I couldn’t work out what the noise was, not loud, just rhythmic and somehow familiar. Moments later, I placed the sound: it was the sea! And not just any old sea, rather the Atlantic Ocean. Leaning out from the balcony, I had a perfect view, straight ahead lay golden sands, a blue sea with gently breaking waves, and on the beach, two gorgeous horses cantered by. The tone was set for our stay at the African Princess Beach Hotel in The Gambia. Each day dawned as glorious as the one before, clouds seldom appeared and the temperature rose to about 30°C early afternoon, with cooler evenings and a pleasant onshore breeze.
Famous for its winter sun, the Gambia is but 6 hours flight from the UK and offers good value holidays for those weary of grey skies and the cold. We were ready for our post-Christmas get away, after juggling family meals, relatives by the dozen and a visiting puppy who chewed furniture and bare toes alike. For empty nesters and couples, the tranquillity offered by the African Princess Beach hotel cannot be beaten. And we were not alone, this hotel was full of others just like us!
It’s a modern, recently built property, well designed with spacious rooms, decorated in relaxing, neutral hues, providing the most spacious wardrobes I’ve ever seen in a hotel room. The lighting was good, a point often missed, the desk a decent size, the bed really comfortable with good linen. The cushions passed muster, tasteful and in contrasting colours to the walls. An important feature to my mind. For those on the ground floor, there was a swim up pool with a terrace. I prefer a balcony though, you get a better view.
What strikes you immediately about the Gambia is the warmth and friendliness of the people there. Not for nothing is it called ‘The Smiling Coast of Africa’. Our room attendant, Mousa, was a delightful chap in his 20s, charming and gracious. The reception staff were helpful at all hours of the day and night, and presided over their large, welcoming foyer, sofas and comfy chairs with hints of Africa in the décor, in a justifiably proud-to-be-working-here manner. Around the gardens and pool, all beautifully maintained, and in the bar and restaurant, the staff were well trained and keen to ensure we had a great holiday.
The Gambia’s official language is English although many have more than a smattering of French, given that the country is surrounded by Senegal. And we met many Senegalese who live and work here, along with second or third generation Lebanese and Moroccans. What is a surprise though, is that 90% of the population are Muslim. Dress on the street ranges from brightly coloured traditional African through to European, with the occasional hijab appearing, although many women have some type of head covering. It seems that pretty much anything goes.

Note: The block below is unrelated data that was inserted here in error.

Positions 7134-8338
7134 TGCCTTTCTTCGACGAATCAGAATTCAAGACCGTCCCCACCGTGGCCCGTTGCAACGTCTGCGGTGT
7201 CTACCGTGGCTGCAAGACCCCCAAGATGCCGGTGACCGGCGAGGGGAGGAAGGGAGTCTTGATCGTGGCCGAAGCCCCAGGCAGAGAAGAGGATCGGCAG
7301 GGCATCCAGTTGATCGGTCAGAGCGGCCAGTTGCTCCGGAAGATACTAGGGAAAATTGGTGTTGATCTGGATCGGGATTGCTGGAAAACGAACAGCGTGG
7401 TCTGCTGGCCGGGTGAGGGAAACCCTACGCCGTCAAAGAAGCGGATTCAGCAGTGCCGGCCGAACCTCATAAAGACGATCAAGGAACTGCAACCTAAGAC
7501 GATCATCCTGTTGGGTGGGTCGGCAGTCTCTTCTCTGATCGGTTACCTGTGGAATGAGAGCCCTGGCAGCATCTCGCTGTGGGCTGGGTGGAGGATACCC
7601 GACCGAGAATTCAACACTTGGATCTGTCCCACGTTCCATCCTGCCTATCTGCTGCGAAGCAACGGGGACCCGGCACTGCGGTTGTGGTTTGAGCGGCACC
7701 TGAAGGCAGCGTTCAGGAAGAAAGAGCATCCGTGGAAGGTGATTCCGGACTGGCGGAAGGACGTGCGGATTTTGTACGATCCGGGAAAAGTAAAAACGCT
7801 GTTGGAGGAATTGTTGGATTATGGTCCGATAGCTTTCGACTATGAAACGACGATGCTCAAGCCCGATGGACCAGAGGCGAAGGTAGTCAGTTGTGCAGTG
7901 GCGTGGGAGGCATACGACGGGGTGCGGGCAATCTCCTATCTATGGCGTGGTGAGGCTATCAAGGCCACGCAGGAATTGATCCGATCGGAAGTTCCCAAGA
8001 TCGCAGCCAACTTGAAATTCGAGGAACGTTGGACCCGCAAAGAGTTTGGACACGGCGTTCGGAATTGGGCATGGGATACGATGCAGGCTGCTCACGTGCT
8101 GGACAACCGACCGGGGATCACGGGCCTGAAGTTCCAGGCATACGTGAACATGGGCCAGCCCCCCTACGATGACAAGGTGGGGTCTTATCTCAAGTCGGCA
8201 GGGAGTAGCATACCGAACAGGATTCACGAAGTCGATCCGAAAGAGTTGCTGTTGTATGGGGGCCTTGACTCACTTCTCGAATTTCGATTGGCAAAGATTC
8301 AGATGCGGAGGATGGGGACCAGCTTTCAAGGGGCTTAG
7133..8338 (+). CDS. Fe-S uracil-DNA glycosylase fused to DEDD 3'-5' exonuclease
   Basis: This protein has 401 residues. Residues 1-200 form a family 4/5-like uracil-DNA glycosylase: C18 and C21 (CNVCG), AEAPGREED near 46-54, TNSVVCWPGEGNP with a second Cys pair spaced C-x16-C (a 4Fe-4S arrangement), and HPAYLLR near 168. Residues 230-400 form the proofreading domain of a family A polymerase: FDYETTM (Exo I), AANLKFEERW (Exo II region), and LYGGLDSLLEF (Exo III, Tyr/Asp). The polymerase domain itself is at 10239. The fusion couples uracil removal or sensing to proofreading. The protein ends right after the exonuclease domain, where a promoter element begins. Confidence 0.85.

I love the beach and the sea. And on this beach, all the action took place. It is the playgroup for Gambians. There are quite literally miles of clean, unspoilt sand, with a few sunbeds in friendly clusters in front of hotels or restaurants. It is a stark contrast to the beaches of southern Europe with rows of furniture and umbrellas in rigidly straight lines, looking like a regimental parade. The beach here is used as a gym, a football and cricket pitch, a marketplace, a gossiping spot, somewhere to walk, to cycle, to ride, to relax. The sea is carefully monitored for tides and currents, which can be changeable, and the lifeguards use appropriate flags to show its suitability for swimming. I swam most days within sight of the hotel and felt safe.
So to food, breakfast was pretty standard and good, with plenty of choices. It was in the evenings that we ventured forth, after a drink in the hotel bar, which had the perfect sunset location, just idyllic, and used the recommendations from The Gambia Experience’s handy book, with discount or added value vouchers, at various restaurants. The Butcher’s Shop was a like stepping into a French colonial house and offered fine dining, with a great wine cellar with a bill of less than £40 for two. Likewise Seashells, run by the same family, hosted by the elegant Fouzia. For a taste of Italy, directly opposite the hotel, we ate at Luigi’s on the rooftop, surrounded by local families. Shiraz, a short walk away, serves really good Lebanese fare for around £25 for two. For the authentic beach shack experience, Solomon’s famous fish in foil with a couple of beers cannot fail to hit the spot. It ran a roaring trade day and night, closing only when the last customer left!
At the end of our week in the Gambia we had relaxed, sunbathed, swum, eaten in interesting and great restaurants, and explored a country we’d wanted to visit for a few years. Ah yes, and we’d had the down time we’d been so in need of.
Silver Travel Advisor recommends The Gambia Experience.